Heading back downtown, the city centre had transformed into a massive open-air market after iftar, with dozens of street vendors grilling liver and chicken kebab and ears of corn, and serving tea from impressive mobile samovars. Everyone was out and about, and the cool air sliced through the heavy, tantalising grill smoke. Youngsters hawked fake name-brand clothing on the crowded pavements, and pedestrian-only alleyways lined with coffee shops were jam-packed with patrons.
One hole-in-the-wall breakfast spot that had come highly recommended had their doors open but were not serving food, but I was lucky to find a similarly rustic establishment on my last evening in town. The Van specialties quickly arrived at Yeni İmsak Kahvaltı Salonu and the tea kept coming as fast as I drank it. I enjoyed my last wedge of otlu peynir. A family sauntered in and sat at a table near the expansive counter, perhaps for an early suhur. It was my second late-evening breakfast in two days, and the cheapest of the three at a mere 15 Turkish Lira (£2.50). Outside, the streets were still humming with the quixotic energy the city enjoys in the evenings during Ramadan.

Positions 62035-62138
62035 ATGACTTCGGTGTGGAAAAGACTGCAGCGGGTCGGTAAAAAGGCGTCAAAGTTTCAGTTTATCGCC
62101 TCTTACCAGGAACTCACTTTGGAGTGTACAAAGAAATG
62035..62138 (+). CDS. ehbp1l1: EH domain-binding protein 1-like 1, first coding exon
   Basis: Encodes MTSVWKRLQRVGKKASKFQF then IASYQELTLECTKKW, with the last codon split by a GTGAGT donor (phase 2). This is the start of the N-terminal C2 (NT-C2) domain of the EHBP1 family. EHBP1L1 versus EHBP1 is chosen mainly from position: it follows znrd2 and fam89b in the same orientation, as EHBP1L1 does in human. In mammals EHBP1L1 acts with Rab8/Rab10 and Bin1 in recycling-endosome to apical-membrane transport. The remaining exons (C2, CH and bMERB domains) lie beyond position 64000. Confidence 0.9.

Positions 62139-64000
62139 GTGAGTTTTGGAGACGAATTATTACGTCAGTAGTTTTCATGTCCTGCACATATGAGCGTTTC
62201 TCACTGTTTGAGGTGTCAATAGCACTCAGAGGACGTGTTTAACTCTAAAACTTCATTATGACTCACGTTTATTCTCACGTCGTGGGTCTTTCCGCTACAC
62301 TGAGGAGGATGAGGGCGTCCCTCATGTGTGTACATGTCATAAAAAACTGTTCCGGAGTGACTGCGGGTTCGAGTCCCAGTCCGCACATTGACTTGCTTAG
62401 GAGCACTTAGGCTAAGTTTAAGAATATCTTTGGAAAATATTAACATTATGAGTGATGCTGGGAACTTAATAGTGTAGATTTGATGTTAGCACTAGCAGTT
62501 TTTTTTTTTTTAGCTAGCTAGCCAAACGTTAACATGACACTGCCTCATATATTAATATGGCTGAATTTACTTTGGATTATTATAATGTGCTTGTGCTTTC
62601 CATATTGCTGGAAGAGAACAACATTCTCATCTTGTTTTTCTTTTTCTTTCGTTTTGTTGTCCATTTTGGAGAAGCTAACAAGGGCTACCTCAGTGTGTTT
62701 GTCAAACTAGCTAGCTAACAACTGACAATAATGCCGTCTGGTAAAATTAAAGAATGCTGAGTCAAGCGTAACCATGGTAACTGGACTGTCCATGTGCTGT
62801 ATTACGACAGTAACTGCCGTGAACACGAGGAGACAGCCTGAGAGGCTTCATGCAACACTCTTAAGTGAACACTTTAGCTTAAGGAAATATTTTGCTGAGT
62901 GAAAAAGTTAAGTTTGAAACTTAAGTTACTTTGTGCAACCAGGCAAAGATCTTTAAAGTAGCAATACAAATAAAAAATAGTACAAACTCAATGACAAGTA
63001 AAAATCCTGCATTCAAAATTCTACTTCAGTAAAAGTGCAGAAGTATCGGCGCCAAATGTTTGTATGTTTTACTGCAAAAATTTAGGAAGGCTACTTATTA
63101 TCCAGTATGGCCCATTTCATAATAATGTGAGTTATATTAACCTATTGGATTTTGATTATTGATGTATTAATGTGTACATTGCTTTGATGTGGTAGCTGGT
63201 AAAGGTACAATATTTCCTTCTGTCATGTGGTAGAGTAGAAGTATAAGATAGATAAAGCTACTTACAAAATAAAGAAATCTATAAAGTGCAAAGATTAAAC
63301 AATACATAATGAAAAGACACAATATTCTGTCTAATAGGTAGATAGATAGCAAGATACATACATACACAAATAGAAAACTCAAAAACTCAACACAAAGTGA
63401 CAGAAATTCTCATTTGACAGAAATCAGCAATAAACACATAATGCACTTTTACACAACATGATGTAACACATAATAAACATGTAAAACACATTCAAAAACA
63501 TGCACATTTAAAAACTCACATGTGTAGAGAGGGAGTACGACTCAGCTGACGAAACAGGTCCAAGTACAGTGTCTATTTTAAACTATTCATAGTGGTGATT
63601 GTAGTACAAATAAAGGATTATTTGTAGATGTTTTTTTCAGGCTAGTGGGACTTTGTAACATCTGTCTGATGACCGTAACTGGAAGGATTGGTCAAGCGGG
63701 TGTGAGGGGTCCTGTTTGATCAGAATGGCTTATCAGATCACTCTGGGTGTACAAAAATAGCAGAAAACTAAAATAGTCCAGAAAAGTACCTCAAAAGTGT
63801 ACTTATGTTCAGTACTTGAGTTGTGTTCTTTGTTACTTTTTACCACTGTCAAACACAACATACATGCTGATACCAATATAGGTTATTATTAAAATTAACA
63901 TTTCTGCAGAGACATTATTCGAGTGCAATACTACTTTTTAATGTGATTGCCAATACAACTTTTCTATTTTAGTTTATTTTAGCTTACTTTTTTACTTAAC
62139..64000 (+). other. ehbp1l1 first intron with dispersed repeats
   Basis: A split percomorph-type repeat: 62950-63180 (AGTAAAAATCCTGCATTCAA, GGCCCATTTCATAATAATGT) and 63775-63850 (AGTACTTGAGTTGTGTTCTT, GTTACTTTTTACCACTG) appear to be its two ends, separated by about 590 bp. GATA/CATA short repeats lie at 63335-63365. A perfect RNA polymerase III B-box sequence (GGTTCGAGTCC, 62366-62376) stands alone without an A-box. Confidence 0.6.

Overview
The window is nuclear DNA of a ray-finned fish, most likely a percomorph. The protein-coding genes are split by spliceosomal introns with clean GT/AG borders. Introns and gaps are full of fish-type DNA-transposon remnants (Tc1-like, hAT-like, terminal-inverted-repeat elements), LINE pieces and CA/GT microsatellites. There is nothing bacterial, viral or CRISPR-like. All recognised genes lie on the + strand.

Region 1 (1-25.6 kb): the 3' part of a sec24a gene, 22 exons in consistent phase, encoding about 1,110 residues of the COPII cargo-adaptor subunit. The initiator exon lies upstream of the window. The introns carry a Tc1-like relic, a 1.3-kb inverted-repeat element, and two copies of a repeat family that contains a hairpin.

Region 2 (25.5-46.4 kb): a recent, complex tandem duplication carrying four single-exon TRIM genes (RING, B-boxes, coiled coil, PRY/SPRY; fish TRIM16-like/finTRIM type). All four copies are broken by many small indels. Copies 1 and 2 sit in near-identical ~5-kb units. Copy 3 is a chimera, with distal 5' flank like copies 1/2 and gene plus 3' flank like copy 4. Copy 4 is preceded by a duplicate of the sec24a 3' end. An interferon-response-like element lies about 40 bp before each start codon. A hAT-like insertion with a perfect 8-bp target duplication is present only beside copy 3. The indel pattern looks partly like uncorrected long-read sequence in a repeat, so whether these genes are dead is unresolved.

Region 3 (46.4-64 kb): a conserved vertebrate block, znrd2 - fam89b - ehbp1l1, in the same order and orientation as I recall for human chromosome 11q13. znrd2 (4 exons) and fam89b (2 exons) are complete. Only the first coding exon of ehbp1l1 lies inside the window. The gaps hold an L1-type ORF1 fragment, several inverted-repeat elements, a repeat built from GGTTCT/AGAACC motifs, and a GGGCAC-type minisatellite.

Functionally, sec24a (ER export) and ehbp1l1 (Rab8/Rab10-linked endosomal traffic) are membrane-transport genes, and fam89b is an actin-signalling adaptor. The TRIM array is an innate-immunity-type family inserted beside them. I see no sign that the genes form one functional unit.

Yusuf Konak: “Within culture there are people, and people are equal. For that reason, this is a house of breakfast culture” (Credit: Paul Benjamin Osterlund)
It wouldn't be long for I partook in another decadent Turkish breakfast with friends in Istanbul, sharing as many plates as could fit on a table for four. Similar arrangements are available in Van, particularly at the touristy places near the shore of Lake Van. But the breakfast in Van boils down to the traditional specialties made with the freshest, top-quality ingredients gleaned from around the province. They do not taste the same in Istanbul, and are worth travelling across the country for, even if you have to wait until after sunset to partake.